Palm branches were crucial during the Jewish harvest Festival of Sukkot, better known as the Feast of Booths/Tabernacles, which was closely tied to the completion of the agricultural harvest (ref. Exodus 34:22-24). On the “fifteenth day of the seventh month [after they had] gathered in the fruit of the land” all Jewish males were required to celebrate “the Feast of Tabernacles for seven days unto the Lord” by “[dwelling] in booths for seven days..[so] future generations [would] know that [God] made the children of Israel dwell in booths, when [He] brought them out of the land of Egypt”. The “first day [was observed as] a holy convocation,” “a Sabbath”, and “a solemn assembly [so they did] no servile work]”, but instead “on the first day [they took] fruit of splendid trees, branches of palm trees, boughs of thick leafy trees, and willows of the brook; and [rejoiced] before the Lord seven days”.
Several Jewish traditions have sprouted from this, with some communities building their temporary structures from the leaves and branches of the four types of trees listed. More frequently, a wave offering is conducted with sort of bound bouquet, sometimes referred to as The Lulav, named after the dominantly displayed date palm frond, which is made from the “Four Kinds”: lulav (date palm frond), hadassim (myrtle branches), aravot (willow branches), with the etrog (citron fruit) held in the other hand. When the Temple of Jerusalem still stood, tens or possibly hundreds of thousands of Jewish men from all over the known world would have marched around the Temple with Lulav (palm bouquets) in their hands as they chanted “Lord, save us! Lord, send us prosperity!” (Psalm 118:25) eagerly awaiting Christ’s Deliverance. Eventually, this phrase was transliterated into Greek as “Hosanna!”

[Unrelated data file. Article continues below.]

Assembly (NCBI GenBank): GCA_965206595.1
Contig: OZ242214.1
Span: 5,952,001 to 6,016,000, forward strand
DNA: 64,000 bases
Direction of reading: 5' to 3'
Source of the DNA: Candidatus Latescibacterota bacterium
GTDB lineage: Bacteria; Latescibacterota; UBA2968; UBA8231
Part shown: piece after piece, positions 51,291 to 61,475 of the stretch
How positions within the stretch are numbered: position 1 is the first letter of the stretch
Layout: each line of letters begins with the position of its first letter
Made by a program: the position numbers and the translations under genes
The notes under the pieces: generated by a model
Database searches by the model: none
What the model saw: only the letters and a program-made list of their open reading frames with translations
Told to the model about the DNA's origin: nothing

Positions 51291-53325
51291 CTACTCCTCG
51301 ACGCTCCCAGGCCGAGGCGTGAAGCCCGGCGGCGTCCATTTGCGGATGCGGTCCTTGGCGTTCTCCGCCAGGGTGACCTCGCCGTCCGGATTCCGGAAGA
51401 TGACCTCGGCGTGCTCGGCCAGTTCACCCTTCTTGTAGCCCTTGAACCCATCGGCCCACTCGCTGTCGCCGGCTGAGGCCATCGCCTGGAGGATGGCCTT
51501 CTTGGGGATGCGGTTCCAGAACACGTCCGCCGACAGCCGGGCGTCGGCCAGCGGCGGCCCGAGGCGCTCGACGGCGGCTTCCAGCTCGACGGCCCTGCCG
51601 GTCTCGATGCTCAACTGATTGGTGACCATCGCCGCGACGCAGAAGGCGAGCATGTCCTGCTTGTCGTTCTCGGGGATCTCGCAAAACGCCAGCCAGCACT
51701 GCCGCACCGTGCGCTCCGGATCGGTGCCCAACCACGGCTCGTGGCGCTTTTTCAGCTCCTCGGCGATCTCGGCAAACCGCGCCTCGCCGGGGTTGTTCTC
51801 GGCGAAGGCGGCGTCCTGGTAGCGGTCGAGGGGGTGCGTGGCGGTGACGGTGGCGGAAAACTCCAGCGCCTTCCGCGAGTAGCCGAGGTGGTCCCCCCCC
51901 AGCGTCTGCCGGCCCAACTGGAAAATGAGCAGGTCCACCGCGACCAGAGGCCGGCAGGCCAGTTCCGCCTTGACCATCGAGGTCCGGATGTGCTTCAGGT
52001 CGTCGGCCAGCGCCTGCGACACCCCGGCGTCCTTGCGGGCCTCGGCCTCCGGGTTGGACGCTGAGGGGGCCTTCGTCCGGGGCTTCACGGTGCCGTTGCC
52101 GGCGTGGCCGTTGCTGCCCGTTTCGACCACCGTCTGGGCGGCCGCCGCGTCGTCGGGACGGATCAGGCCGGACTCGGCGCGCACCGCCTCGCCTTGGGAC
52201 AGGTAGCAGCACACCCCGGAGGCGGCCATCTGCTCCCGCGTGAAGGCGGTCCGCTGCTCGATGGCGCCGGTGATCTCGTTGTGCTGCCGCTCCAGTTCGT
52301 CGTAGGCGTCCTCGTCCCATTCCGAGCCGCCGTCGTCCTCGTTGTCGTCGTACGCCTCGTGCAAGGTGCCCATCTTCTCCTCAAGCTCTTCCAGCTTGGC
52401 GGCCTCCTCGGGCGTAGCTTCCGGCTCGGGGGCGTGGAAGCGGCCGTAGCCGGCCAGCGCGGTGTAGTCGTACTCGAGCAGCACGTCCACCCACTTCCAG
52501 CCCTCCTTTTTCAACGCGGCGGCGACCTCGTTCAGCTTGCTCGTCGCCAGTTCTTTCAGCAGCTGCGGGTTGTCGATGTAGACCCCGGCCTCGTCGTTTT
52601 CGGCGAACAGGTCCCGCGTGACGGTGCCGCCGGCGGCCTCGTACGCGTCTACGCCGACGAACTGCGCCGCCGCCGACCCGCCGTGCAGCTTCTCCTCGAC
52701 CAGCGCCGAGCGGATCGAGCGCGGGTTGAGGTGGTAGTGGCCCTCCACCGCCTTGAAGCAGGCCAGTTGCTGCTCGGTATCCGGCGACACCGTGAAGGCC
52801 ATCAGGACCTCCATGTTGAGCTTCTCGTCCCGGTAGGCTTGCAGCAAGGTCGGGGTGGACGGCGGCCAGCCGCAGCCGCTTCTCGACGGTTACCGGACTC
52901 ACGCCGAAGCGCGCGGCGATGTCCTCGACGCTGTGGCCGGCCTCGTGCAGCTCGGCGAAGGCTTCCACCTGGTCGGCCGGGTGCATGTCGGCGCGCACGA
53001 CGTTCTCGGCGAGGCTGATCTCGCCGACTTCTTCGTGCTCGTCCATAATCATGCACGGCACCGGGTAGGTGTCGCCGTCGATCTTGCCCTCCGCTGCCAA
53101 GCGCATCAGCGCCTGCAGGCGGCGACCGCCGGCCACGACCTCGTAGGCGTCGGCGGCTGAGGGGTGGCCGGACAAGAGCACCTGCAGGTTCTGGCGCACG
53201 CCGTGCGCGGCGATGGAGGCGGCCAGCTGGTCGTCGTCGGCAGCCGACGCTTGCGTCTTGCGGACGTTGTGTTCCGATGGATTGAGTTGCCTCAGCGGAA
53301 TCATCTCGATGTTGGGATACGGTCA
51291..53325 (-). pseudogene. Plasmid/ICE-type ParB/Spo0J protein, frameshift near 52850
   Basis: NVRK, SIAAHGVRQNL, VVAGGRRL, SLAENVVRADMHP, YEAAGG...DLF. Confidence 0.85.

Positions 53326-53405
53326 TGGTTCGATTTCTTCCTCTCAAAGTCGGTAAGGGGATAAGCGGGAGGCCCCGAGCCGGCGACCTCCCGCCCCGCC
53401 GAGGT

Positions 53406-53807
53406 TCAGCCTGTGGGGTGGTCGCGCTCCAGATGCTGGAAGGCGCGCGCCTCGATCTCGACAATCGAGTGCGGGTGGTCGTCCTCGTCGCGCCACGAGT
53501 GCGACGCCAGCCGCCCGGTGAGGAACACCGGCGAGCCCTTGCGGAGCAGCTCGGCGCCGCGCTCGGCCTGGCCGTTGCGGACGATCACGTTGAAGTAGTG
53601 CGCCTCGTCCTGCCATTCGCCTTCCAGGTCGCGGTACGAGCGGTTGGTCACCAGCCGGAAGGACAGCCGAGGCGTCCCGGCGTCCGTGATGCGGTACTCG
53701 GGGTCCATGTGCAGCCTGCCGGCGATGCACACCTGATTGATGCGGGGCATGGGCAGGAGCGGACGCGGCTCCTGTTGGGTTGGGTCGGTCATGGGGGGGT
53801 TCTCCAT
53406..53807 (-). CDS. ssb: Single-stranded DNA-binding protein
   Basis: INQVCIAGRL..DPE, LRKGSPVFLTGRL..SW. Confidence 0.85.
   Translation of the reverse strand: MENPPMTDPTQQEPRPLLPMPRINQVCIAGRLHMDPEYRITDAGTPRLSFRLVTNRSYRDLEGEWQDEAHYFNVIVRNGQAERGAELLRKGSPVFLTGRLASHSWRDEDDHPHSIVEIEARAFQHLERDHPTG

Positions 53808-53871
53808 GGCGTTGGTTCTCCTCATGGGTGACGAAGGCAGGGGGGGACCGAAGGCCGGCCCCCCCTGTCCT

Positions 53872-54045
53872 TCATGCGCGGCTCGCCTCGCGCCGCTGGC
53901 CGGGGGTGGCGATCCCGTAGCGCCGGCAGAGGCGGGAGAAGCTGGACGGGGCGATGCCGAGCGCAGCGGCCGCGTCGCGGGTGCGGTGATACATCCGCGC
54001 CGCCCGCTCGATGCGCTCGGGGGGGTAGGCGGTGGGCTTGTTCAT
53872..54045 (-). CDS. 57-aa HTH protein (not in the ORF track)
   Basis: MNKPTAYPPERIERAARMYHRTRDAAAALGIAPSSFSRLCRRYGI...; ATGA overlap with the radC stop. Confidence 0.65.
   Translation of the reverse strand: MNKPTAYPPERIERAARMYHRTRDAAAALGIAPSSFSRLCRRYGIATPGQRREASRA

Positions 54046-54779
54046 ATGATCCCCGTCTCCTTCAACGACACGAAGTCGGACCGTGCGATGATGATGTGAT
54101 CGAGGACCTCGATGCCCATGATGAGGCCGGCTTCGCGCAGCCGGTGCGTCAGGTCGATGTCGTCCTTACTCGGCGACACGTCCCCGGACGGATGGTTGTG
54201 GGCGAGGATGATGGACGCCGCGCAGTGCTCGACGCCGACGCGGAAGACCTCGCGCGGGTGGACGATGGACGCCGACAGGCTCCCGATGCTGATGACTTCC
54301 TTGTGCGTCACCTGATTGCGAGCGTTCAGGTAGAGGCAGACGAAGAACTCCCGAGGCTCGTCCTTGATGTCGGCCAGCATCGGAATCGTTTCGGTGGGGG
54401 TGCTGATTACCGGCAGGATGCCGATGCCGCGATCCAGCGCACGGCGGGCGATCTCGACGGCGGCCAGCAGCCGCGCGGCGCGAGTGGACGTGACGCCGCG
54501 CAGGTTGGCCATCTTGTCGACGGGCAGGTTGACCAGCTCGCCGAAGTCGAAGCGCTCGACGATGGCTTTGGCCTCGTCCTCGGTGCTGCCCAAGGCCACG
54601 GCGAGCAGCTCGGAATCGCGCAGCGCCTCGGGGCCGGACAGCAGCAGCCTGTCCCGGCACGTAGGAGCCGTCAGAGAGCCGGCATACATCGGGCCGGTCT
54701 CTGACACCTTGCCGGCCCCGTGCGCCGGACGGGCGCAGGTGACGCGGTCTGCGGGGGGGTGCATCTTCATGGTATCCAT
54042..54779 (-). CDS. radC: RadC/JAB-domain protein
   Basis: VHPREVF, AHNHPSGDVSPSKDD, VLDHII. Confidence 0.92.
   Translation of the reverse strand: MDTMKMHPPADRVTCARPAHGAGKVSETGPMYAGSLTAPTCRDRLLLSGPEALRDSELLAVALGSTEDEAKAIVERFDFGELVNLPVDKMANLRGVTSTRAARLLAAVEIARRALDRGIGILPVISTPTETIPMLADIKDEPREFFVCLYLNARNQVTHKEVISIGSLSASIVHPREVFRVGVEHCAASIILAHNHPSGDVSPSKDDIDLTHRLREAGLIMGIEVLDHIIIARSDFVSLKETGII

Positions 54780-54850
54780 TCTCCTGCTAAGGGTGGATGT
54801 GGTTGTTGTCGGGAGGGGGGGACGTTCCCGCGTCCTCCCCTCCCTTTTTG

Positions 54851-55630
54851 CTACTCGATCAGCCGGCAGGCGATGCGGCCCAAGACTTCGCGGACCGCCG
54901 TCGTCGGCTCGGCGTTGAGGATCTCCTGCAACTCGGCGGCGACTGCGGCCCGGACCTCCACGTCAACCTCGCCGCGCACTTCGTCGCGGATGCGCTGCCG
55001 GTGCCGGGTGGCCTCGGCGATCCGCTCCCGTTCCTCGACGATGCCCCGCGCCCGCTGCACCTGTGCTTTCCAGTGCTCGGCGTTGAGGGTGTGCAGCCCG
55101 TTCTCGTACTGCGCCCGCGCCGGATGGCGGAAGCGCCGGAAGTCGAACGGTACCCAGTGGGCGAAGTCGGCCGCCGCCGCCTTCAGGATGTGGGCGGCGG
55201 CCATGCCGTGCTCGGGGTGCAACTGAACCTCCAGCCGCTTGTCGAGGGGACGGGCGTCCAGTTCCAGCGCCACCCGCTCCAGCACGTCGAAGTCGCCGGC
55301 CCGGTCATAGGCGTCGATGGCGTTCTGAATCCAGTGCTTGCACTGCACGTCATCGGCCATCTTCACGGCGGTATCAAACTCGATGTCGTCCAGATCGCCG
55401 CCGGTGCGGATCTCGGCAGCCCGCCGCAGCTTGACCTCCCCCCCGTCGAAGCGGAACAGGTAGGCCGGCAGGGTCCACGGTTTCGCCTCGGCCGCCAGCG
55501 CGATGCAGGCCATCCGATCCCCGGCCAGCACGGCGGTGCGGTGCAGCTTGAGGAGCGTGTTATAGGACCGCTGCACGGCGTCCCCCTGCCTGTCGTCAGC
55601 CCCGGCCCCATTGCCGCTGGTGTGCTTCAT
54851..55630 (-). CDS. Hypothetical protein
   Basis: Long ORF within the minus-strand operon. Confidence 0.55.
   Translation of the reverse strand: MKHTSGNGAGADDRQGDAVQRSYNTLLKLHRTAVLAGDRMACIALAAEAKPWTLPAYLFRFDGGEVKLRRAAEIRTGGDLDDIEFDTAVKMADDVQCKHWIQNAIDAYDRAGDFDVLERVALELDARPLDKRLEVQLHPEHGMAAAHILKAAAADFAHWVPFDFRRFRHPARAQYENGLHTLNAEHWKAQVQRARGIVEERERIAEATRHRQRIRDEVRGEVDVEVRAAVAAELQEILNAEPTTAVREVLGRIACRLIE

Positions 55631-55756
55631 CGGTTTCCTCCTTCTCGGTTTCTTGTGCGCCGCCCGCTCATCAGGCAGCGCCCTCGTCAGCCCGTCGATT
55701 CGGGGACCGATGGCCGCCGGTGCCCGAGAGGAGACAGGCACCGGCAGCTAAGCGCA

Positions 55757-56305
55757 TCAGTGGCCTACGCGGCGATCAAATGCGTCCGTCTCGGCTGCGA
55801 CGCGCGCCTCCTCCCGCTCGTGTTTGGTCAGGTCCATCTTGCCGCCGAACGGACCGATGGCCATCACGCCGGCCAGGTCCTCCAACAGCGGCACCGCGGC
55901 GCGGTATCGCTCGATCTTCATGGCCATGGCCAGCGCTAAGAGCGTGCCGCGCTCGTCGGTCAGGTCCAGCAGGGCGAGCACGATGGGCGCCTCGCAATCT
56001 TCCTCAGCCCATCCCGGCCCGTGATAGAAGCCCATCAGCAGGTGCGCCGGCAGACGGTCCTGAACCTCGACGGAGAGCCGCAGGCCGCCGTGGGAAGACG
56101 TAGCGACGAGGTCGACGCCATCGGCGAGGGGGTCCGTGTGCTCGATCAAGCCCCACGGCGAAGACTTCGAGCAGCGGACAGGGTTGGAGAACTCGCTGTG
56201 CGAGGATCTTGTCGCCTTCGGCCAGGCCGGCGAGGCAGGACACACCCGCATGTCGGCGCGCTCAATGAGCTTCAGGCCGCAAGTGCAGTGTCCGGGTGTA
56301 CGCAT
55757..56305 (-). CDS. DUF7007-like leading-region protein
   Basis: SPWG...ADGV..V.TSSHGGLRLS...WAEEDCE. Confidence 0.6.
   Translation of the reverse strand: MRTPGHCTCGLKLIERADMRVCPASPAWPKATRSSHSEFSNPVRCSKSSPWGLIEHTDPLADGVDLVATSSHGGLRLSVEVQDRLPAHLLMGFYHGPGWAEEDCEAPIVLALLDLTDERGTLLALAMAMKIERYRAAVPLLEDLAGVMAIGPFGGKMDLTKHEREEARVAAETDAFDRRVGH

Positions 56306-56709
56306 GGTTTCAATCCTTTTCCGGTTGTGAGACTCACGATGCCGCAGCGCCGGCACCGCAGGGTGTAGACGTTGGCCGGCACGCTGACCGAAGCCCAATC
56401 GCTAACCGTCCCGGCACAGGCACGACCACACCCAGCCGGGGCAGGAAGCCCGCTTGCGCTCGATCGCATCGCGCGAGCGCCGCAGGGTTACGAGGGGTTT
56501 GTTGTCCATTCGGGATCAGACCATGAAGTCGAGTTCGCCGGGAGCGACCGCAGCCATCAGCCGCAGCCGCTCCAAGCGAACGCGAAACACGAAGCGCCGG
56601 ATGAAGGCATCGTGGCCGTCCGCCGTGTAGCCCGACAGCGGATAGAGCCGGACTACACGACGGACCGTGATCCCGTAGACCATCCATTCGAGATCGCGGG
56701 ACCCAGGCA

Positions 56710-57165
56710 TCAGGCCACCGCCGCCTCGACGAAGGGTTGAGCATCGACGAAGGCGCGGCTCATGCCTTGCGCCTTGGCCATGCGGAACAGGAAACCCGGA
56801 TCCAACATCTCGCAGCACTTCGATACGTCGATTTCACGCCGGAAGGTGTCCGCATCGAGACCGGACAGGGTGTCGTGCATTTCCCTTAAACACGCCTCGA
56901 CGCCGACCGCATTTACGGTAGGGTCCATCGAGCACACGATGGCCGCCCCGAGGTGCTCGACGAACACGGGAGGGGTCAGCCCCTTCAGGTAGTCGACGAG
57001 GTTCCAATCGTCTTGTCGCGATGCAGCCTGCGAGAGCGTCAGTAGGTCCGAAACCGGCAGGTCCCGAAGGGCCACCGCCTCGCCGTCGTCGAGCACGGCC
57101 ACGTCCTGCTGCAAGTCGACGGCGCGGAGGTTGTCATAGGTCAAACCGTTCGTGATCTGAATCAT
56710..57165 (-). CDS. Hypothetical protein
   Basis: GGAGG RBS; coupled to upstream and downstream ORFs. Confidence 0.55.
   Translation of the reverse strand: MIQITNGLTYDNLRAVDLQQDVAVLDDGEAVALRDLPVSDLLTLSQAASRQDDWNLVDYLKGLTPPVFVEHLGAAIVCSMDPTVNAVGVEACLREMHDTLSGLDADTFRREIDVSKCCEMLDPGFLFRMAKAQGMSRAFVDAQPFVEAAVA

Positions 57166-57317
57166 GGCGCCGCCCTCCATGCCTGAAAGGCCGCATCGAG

This cry was also recited during the Hallel, which were the Psalms Jesus and His Disciples sung during their final Passover meal. Hosanna, together with the following line “Blessed be He that cometh in the Name of the Lord: we have blessed you out of the House of the Lord” (Psalm 118:26) was mirrored as Jesus entered Jerusalem, when the adoring crowds sang “Hosanna! Blessed is the King who comes in the name of the Lord! Peace in Heaven and Glory in the Highest! Hosanna to the Son of David! Blessed is He who comes in the Name of the Lord! Hosanna in the Highest Heaven! Blessed is the King of Israel!” (Matthew 21:9, 15; Mark 11:9; Luke 19: 38; John 12:13). While Jesus rode into Jerusalem before Passover, not only did the excited crowd cry out for Him to deliver them, while simultaneously singing Christ’s Praises, they came bearing palm branches, which they spread on the road before Him.
When the Israelites collected the palm fronds to celebrate Sukkot, their cries of “Hosanna!” were not only pleas of deliverance but a desperate cry asking for prosperity as well. Sugar enriched date honey restored the energy of the weak and weary, but also provided health and healing to the sick and wounded and its high sugar content ensured that it could potentially last indefinitely. Likewise, Christ came to not only take away our sins, but to give us eternal life and life more abundantly, by first hanging high on a tree for all the World to see.
Prepared by, Kent Simpson, Apostolic Prophet & Eric Sepulveda, PMT Administrator